The potential for new-onset heart failure (HF) was greater among individuals who had carpal tunnel syndrome (CTS) compared with those who did not have the neurological condition,1 according to data from Germany published online today in JAMA Network Open.2
Investigators say this may be because transthyretin (ATTR) cardiac amyloidosis—a disorder in which faulty proteins (fibrils) build up that can be seen on the heart or nerves3—is being detected more often in persons with CTS.
Close up woman with carpal tunnel syndrome or wrist pain: © 220 Selfmade studio - stock.adobe.com
Data on the 163,796 overall patient cohort (n = 81,898 with CTS; n = 81,898 without CTS [control group]) came from 1284 general practices in Germany for adults who received care between January 1, 2005, and December 31, 2020, and received an initial diagnosis of CTS during that period. Most patients were women (66.7% of the group with CTS and 66.3% of the group who did not have CTS).
The principal outcome was new-onset HF diagnosis up to 10 years after the index date, which was when the CTS diagnosis was delivered.
For the primary outcome, HF was ultimately diagnosed in 8.4% of the CTS cohort and 6.2% of the no-CTS cohort (P < .001), or 8.7 vs 6.1 cases per 1000 patient-years. The overall risk of this comorbidity was a 39% (HR, 1.39; 95% CI, 1.31-1.47) greater chance of receiving a HF diagnosis with a history of CTS and the primary factor associated with this outcome was older age; patients aged 61 to 70 years and 70 years and older had a 48% greater risk (HR, 1.48; 95% CI, 1.35-1.61) of developing HF with a history of CTS. Similar associations were not seen for the study’s remaining age groups: 18 to 40, 41 to 50, and 51 to 60 years.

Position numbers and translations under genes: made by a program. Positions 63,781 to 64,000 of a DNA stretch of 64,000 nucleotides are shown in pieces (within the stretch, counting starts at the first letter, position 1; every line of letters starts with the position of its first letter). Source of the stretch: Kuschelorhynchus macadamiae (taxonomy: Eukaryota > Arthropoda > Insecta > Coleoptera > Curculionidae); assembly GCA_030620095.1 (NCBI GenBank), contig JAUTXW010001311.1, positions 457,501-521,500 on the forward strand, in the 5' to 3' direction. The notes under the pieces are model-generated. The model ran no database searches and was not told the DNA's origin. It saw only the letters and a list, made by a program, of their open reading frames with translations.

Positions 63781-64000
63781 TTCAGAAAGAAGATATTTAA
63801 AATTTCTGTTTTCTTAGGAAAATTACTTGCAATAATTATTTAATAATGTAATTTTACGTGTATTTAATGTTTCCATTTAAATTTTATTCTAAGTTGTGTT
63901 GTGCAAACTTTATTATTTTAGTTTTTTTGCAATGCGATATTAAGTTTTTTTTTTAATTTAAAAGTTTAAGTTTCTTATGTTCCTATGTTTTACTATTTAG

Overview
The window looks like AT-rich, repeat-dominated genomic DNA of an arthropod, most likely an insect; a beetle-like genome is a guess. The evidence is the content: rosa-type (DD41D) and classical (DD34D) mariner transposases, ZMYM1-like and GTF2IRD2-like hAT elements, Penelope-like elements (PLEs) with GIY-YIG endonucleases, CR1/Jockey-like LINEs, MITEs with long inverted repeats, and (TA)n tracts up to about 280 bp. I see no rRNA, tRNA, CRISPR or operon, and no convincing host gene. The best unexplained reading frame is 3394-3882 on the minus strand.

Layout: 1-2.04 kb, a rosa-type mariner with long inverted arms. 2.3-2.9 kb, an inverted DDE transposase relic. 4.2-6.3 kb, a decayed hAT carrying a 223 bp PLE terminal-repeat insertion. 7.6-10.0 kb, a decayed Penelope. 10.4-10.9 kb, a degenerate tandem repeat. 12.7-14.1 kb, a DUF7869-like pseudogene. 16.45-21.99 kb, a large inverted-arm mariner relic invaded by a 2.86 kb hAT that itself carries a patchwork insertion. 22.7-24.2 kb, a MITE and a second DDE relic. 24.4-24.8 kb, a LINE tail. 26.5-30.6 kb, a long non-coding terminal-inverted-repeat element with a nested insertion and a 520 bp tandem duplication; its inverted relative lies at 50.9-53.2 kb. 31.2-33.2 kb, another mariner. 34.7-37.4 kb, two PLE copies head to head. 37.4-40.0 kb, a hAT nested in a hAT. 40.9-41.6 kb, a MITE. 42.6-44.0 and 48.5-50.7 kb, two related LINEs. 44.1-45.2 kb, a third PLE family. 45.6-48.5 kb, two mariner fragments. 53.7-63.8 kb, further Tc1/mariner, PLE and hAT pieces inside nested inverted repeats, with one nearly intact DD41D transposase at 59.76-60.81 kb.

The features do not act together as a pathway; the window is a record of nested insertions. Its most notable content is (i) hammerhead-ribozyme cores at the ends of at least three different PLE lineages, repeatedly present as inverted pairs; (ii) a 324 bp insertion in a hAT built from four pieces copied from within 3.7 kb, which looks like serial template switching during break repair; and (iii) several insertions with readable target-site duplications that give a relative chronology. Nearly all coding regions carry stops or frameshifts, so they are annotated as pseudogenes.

Over the 10-year follow-up, mean (SD) total annual physician visits were equivalent between the groups, at 8.2 (6.4) each, as were rates of diabetes (CTS group, 15.2%; no CTS, 15.1%), obesity (9.9% vs 9.7%, respectively), lipid metabolism disorders (26.7% vs 26.3%), hypertension (38.0% vs 37.8%), and chronic bronchitis or chronic obstructive pulmonary disease (7.6% vs 7.4%). Prescription rates for medications administered in the 12 months prior to the index date were equivalent for diuretics (13.0% vs 13.2%) and angiotensin II receptor blockers (10.4% each) but differed for β-blockers (14.1% vs 15.6%), calcium channel blockers (7.2% vs 8.1%), angiotensin-converting enzyme inhibitors (13.5% vs 14.6%), and statins (8.4% vs 9.7%).
An additional analysis determined that amyloidosis was diagnosed in 0.06% of the study group and in 0.02% of the control group, demonstrating that the participants living with CTS had a 79% greater risk (HR, 1.79; 95% CI, 1.01-3.18; P = .05) of developing amyloidosis. Multivariate logression analysis, too, showed a higher risk of HF linked to CTS, but somewhat reduced: 24% (HR, 1.24; 95% CI, 1.20-1.29).
Because the diagnoses in this analysis were based on International Classification of Diseases, Tenth Revision codes and due to the small total of patients in whom amyloidosis was seen, these findings may not be generalizable to a wider patient population. In addition, underreporting is another potential limiting factor.
“However, our study reveals an association between CTS and HF,” the authors concluded. “Thus, we point to a new role for surgeons together with general practitioners in the early detection of important internal diseases, a chance for better treatment, and an improved prognosis of these diseases.”
1. Carpal tunnel syndrome. National Institute of Neurological Disorders and Stroke. Accessed July 12, 2023. https://tinyurl.com/2p9xfmr6
2. Luedde M, Schmidt VJ, Gänsbacher-Kunzendorf J, Kostev K. Association between carpal tunnel syndrome and subsequent heart failure among adults in Germany. JAMA Netw Open. Published online July 12, 2023. doi:10.1001/jamanetworkopen.2023.23091
3. Transthyretin amyloidosis (ATTR-CM). Cleveland Clinic. Accessed July 12, 2023. https://my.clevelandclinic.org/health/diseases/17855-amyloidosis-attr